'I'd like to do that': A tale of a Cavan man who was in flying form

Some film-makers spend ages finding the perfect subject for their first feature. But for director Frank Shouldice, the subject found him.

Bobby Coote was a man on a mission to fly and wasn’t willing to let being almost an octogenarian get in the way of his dream.

And when he spotted Shouldice’s friend, cinematographer Dave Perry, take to the skies near his home in Bailieborough, Co Cavan, Bobby decided to investigate.

“Myself and Dave had worked together on current affairs issues and stories,” Shouldice says. 

“We liked working together and we were looking for a project of our own which would be separate from work that would be something to tip away at on weekends and holidays. We were looking for a story basically.

“Dave is into flying and he flies with a paramotor which is like a one-man flying machine. He was out flying above the fields in Bailieborough. 

"And he noticed at various junctures there was a white dot beneath him and he was kind of curious that this dot appeared in different places. He was back home and there was a ring at the bell.

“There was this elderly man in a baseball cap standing there and behind him was a Suzuki IQ, a white one. That’s the white dot. 

"First of all Dave was a bit worried that maybe the flying was annoying sheep or cattle, because he didn’t know who Bobby was.

Then he says: ‘Was that you up there in the sky? I’d like to do that’. That was the instruction to the story. If he hadn’t spotted Dave and pursued him I don’t think the film would have come into being.

Bobby Coote’s persistence is Irish cinema’s gain. 

The Man Who Wanted to Fly is a charming tale — a story of daring to dream big but so much more. 

By broadening the story out to the lives of Bobby and his brother, fellow bachelor Ernie, and their community, it becomes a moving account of Irish rural life.

“It was kind of charming in itself that this man who at this stage was a young fella in his late 70s had this burning ambition that hadn’t actually fizzled out despite age,” says Shouldice.

“What really got it for me at the story end was when I heard that Bobby shared a house with his brother and that they live independent lives and they had two separate front doors.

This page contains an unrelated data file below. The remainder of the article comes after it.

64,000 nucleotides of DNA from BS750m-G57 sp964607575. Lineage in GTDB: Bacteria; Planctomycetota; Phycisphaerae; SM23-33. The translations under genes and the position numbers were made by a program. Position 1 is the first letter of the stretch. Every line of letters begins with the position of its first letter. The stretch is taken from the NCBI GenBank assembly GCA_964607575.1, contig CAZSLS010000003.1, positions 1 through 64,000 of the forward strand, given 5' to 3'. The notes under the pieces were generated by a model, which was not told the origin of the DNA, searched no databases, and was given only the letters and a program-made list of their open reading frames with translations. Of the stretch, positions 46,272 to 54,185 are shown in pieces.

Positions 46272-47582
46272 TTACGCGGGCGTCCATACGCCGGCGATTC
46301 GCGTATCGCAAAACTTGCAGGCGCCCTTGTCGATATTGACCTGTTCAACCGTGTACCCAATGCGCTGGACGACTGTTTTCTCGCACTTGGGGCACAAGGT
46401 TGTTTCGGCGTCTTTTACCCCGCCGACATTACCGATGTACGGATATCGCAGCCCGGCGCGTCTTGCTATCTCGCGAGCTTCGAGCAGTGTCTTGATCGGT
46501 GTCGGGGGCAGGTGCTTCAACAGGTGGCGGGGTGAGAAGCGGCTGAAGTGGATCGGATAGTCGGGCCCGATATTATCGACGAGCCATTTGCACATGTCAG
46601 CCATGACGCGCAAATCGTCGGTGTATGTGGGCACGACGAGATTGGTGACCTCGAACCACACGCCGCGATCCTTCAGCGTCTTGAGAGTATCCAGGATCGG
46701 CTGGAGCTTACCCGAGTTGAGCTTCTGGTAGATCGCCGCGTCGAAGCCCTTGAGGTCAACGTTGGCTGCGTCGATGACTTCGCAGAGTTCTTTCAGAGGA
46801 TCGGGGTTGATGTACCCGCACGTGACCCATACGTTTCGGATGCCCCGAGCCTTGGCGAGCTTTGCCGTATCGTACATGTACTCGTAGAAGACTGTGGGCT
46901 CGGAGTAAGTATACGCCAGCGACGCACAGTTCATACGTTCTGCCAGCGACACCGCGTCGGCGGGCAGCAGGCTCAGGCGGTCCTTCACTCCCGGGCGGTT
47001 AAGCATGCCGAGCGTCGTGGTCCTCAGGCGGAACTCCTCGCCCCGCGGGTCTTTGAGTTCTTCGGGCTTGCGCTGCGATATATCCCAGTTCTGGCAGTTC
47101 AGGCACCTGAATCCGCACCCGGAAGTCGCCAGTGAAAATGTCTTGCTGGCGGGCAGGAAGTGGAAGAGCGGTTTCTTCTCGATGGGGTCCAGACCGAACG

"I felt that if the older brother was prepared to come aboard, well then we’d be into something very rich.

“The engine that drives the story in a way is Bobby, here he is with his dream burning away. 

"He was known around the area as the man who never flew. So it kind of bolstered his resolve.

“The richness for me was where we could go with the other themes and as we went on, both brothers and other people we met and engaged with, they were prepared to share very personal stuff. 

"That’s the backdrop to Bobby’s dream, you know, that he didn’t come from nowhere. It’s where he’s from and who he is.”

Bobby prepares to take to the skies in a tiny plane called a microlight. Its shift-wing format means he would have to be physically engaged in flying the plane.

You are controlling the wings, they’re not fixed wing. We had numerous frustrations in trying to get the plane into the air that were scuppered by wind and also rain.

"I became a bit of a zealot for micro climates. I became an expert in reading weather forecasts.”

This is a debut documentary feature from Shouldice, who has a background in journalism. 

“I was in print journalism but I had a few different hats and I had a background in writing and directing for theatre, and in script writing as well.

“Current affairs would be would be my main work. I’m sometimes asked, why not stick to one? 

"And I actually I find that one genre can inform the other, when you’re looking at telling a story, which is what it all boils down to.”

The Man Who Wanted to Fly is in cinemas now

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